The rise of the inverted winger – different logic
Some managers who want their wide players to prioritise scoring, rather than providing crosses for teammates, like to flip the prior logic on its head and play a right footer on the left and /or a left footer on the right. Oooh, controversial.
So, for example, that might involve a right-footed player being positioned on the left-wing. As an ‘inverted winger’ he’s going to find it a lot more difficult to cross from that side at pace, although he can still cut the ball back and swing one in with his right foot, but the time taken to cut back can really slow an attack down.
Where the advantage comes, however, is that rather than going down the line on his weak foot, he can instead cut inside and look to shoot at goal on his strong foot.
The best example of this currently has to be Edin Hazard. Jose Mourinho’s Chelsea have got him playing out on the left side, but you’ll notice he’s more right-footed (although he still has a great left foot too!). He’s scored a lot of goals from cutting inside on his right.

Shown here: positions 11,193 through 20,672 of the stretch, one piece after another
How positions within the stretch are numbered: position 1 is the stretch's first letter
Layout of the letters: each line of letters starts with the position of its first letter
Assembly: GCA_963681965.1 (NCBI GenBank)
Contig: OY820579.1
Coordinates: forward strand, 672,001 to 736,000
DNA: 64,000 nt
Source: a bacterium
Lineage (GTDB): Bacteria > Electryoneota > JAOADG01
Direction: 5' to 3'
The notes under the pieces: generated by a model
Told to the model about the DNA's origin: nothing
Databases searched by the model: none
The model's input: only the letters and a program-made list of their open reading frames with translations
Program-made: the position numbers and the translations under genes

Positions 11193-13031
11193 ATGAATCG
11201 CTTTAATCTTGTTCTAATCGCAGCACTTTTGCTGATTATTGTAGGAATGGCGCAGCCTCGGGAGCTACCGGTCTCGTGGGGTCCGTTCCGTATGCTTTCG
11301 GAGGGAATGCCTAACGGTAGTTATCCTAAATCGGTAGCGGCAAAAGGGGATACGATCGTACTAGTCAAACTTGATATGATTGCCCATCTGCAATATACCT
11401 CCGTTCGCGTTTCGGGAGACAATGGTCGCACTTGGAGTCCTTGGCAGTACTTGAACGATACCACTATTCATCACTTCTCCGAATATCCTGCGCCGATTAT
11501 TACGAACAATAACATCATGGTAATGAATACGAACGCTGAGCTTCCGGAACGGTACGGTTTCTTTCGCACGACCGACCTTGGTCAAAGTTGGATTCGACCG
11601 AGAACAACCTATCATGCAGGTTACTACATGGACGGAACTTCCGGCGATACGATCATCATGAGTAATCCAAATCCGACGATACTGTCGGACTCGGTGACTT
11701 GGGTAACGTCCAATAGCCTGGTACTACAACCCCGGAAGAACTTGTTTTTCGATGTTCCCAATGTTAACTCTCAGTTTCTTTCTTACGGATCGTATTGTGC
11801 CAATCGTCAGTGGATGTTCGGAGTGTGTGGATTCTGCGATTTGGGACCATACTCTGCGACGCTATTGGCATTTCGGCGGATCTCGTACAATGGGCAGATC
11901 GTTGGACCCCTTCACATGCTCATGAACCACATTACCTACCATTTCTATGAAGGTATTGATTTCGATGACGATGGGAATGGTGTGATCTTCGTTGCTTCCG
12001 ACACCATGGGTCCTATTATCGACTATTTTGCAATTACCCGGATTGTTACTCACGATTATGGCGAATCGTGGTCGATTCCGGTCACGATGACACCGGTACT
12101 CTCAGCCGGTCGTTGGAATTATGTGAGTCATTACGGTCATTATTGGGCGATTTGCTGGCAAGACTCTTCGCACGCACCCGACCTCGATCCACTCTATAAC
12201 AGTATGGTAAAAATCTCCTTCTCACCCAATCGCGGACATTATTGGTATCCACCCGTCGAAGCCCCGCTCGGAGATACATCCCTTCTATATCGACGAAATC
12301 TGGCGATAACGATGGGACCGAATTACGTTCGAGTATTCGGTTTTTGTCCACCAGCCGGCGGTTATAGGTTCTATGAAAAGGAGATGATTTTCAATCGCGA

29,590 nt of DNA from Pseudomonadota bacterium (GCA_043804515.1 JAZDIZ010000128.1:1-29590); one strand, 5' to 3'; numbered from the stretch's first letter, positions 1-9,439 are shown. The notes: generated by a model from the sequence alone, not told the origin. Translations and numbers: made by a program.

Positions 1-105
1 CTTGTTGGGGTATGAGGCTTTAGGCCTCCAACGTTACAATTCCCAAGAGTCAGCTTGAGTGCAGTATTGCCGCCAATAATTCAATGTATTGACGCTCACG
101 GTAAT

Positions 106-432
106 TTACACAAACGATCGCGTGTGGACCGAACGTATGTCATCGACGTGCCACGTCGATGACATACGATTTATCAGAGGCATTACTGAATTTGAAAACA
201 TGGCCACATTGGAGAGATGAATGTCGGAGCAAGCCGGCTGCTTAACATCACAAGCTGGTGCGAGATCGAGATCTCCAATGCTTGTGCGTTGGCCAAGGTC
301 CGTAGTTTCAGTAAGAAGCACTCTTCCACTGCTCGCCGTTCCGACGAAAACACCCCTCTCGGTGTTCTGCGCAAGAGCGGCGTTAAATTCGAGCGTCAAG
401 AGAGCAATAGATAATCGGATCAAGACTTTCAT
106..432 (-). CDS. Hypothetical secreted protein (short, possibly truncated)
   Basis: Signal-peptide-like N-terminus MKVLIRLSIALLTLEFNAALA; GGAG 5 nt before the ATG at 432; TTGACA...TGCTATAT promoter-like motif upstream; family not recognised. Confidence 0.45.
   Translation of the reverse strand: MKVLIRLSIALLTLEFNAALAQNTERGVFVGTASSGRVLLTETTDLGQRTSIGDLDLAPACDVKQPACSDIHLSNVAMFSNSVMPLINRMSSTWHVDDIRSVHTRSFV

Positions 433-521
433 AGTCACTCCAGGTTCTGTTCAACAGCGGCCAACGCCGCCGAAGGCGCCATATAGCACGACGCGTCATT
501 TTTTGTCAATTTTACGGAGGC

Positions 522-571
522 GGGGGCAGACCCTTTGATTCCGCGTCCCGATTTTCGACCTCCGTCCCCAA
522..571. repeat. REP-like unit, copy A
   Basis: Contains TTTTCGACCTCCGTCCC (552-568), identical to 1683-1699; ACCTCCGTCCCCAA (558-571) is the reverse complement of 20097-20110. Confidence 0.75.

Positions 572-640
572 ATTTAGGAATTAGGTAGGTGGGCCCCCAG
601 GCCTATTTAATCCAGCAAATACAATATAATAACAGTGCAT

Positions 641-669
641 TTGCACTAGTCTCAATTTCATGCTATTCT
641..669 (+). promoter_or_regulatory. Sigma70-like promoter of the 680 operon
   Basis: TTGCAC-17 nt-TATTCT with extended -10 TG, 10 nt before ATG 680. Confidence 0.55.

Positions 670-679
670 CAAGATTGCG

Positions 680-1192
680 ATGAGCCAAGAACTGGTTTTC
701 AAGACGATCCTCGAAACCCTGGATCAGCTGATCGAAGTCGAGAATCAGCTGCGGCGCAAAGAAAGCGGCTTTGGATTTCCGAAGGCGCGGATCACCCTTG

So there are some good examples around, but playing with wingers like this, however, is still very much the exception rather than the norm.
How does this translate to classic 5-a-side?
The first point to make about 5-a-side is that because the pitch is so small and the play is constantly changing, there’s no way you’re going to be able to just stick to one side of the pitch anyway. You are going to need to move about as and where the play takes you – so don’t obsess about sticking to one side or the other rigidly.
There should be a bit of change-around, as needed, but it’s still common for a player to favour taking up positions on one side of the pitch a bit more than the other. When you are coming up with a 5-a-side formation, you will probably acknowledge this in the way you set the team up.